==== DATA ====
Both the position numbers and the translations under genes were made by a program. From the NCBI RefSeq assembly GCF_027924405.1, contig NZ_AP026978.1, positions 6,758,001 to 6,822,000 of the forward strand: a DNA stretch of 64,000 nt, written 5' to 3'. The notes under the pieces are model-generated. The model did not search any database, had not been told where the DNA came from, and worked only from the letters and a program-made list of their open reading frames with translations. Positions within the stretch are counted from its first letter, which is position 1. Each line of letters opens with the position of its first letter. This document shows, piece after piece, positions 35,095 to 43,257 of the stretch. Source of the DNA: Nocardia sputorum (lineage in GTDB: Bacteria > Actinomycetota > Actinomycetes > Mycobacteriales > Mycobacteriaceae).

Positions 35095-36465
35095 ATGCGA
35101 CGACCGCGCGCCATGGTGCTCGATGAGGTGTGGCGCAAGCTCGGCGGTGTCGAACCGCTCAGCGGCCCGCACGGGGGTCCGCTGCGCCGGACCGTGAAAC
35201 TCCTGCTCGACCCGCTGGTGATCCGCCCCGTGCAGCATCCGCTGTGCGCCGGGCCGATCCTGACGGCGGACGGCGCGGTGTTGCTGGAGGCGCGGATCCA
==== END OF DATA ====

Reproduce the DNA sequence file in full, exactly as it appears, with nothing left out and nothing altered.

Both the position numbers and the translations under genes were made by a program. From the NCBI RefSeq assembly GCF_027924405.1, contig NZ_AP026978.1, positions 6,758,001 to 6,822,000 of the forward strand: a DNA stretch of 64,000 nt, written 5' to 3'. The notes under the pieces are model-generated. The model did not search any database, had not been told where the DNA came from, and worked only from the letters and a program-made list of their open reading frames with translations. Positions within the stretch are counted from its first letter, which is position 1. Each line of letters opens with the position of its first letter. This document shows, piece after piece, positions 35,095 to 43,257 of the stretch. Source of the DNA: Nocardia sputorum (lineage in GTDB: Bacteria > Actinomycetota > Actinomycetes > Mycobacteriales > Mycobacteriaceae).

Positions 35095-36465
35095 ATGCGA
35101 CGACCGCGCGCCATGGTGCTCGATGAGGTGTGGCGCAAGCTCGGCGGTGTCGAACCGCTCAGCGGCCCGCACGGGGGTCCGCTGCGCCGGACCGTGAAAC
35201 TCCTGCTCGACCCGCTGGTGATCCGCCCCGTGCAGCATCCGCTGTGCGCCGGGCCGATCCTGACGGCGGACGGCGCGGTGTTGCTGGAGGCGCGGATCCA